ESPN has released an update to its WatchESPN app for iOS that adds AirPlay support for all of its channels including ESPN, ESPN2, ESPNU and ESPN3. Previously, only ESPN3 was offered and it couldn’t play video in the background.

The addition of all of the marquee channels in the AirPlay arsenal is a welcome one, so thanks to reader Matt Gibstein for pointing this out to us. It seems that ESPN went in with its lower volume channel to test the waters before it launched its mainstays.

The aversion to AirPlay that seems to infest the major networks needs to thaw and thaw fast. They already charge you directly for subscriptions before you can watch any of their content in the app, and then they restrict AirPlay because of a fear of the second screen. The bottle is uncorked at this point. If you’re shipping content in an app then you’re only frustrating those users with an iPad and Apple TV that want to throw it up on their TV.

 ESPN, ESPN2, ESPNU and ESPN3 now all available to AirPlay in WatchESPN iOS app

The new app also allows for background AirPlay if you’d like to browse or play with other apps while watching content from one of the channels, which is a very nice addition. As Jason Cipriani points out, you could always do Mirroring, but the experience was poor.

Not allowing AirPlay doesn’t make any sense because it only ends up being a frustration for users. It doesn’t really protect the rights-holders because they’ve already been paid for the licence to display the content on both the device and on the television it’s being beamed to. So no AirPlay is really just a slap in the face in any broadcast network’s app.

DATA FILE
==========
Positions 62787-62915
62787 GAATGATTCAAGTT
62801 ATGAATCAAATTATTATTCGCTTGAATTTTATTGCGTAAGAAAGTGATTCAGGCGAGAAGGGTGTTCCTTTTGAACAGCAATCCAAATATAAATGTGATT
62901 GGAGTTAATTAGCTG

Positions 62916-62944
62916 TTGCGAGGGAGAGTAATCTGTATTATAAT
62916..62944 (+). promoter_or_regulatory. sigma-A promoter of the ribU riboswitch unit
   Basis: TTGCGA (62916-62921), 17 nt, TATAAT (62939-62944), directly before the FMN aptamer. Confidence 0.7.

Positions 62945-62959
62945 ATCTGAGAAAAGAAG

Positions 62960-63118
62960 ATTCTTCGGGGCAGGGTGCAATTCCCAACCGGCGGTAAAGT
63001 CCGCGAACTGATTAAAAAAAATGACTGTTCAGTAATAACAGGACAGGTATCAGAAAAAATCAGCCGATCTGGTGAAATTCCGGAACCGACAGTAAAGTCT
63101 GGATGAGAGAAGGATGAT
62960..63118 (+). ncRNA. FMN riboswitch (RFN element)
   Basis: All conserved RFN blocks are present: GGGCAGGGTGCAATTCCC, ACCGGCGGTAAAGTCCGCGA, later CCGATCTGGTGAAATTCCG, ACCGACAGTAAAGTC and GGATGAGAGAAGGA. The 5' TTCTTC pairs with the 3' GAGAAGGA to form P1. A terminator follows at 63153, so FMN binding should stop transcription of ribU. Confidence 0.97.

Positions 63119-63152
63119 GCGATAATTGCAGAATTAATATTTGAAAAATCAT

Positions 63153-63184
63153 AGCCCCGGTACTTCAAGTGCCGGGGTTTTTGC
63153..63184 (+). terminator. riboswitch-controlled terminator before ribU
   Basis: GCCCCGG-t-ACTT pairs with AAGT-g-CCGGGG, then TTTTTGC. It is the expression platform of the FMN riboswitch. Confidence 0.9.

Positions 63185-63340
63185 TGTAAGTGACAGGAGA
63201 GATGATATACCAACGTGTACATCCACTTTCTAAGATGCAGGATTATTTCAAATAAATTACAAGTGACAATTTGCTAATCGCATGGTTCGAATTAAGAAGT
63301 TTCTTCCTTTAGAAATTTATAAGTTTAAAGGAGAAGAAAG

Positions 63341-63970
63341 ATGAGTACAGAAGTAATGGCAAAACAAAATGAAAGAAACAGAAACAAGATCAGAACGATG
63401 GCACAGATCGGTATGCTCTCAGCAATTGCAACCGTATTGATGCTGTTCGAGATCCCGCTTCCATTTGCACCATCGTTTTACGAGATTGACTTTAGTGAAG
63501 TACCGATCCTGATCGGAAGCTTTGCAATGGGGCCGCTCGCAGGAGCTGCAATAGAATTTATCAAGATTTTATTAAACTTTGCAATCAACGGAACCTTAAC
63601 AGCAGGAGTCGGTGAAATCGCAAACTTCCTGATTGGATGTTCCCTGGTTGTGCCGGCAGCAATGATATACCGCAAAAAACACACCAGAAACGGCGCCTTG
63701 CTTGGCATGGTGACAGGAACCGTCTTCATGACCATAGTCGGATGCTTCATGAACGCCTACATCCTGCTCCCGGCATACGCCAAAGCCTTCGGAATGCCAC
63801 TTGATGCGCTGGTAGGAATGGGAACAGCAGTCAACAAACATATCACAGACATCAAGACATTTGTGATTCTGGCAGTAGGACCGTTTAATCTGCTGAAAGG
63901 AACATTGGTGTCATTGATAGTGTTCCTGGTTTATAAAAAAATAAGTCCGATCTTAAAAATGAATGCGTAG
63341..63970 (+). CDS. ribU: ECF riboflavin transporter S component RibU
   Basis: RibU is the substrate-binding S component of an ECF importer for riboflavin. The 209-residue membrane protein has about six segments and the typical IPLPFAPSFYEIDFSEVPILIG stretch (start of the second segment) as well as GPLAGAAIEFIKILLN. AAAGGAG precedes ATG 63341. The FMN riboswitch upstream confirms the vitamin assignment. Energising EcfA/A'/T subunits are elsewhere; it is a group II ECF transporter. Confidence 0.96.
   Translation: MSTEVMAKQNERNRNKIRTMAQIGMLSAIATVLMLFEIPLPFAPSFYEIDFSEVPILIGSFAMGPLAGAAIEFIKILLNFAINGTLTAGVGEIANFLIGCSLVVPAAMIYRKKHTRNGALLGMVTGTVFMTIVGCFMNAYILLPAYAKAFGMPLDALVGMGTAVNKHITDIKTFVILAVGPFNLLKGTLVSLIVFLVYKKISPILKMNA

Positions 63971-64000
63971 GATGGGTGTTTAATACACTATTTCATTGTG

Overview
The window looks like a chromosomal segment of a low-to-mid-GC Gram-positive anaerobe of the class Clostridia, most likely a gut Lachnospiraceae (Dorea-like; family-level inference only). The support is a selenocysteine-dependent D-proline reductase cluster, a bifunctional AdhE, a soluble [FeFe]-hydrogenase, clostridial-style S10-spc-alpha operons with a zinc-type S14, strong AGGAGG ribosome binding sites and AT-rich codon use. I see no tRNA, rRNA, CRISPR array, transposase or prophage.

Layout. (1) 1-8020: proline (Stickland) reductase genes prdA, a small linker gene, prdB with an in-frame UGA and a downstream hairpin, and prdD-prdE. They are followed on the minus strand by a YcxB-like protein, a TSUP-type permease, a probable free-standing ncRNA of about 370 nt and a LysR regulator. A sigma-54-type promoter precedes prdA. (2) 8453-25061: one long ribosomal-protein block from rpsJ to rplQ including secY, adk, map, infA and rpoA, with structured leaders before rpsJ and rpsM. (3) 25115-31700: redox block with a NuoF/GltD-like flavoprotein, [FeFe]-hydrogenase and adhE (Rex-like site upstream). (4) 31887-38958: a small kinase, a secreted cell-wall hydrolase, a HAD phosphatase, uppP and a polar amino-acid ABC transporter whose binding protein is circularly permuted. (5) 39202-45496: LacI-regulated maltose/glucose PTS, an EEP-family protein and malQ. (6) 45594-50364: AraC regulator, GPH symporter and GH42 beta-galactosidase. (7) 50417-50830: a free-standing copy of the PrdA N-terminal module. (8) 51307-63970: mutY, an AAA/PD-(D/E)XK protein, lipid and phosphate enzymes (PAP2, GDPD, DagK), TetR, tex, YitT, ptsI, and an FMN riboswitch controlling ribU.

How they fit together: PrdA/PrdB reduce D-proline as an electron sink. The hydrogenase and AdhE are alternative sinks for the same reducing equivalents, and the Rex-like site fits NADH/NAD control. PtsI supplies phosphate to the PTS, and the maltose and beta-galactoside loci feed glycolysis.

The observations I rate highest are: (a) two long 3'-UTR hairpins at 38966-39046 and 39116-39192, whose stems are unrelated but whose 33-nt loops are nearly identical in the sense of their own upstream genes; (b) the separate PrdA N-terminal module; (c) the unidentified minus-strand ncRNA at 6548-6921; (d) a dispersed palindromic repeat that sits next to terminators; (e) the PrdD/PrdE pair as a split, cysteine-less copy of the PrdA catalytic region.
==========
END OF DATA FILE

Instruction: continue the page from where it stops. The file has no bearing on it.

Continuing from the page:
So, kudos to ESPN and lets hope many others follow suit. Still, it would be wonderful to be able to pay piecemeal for each of the apps that you want to watch. A ‘mobile-only’ subscription, rather than having to subscribe to the entire network package in order to get watch one channel, or bundle of channels, on your tablet. This is the same thing plaguing the HBOGo app. Hopefully that will get worked out at some point.

Then we have to work on the streaming apps like Hulu and Amazon, but there is another whole bundle of licensing and proprietary issues to work through there.

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Image Credit: Robert Daemmrich/AFP/Getty Images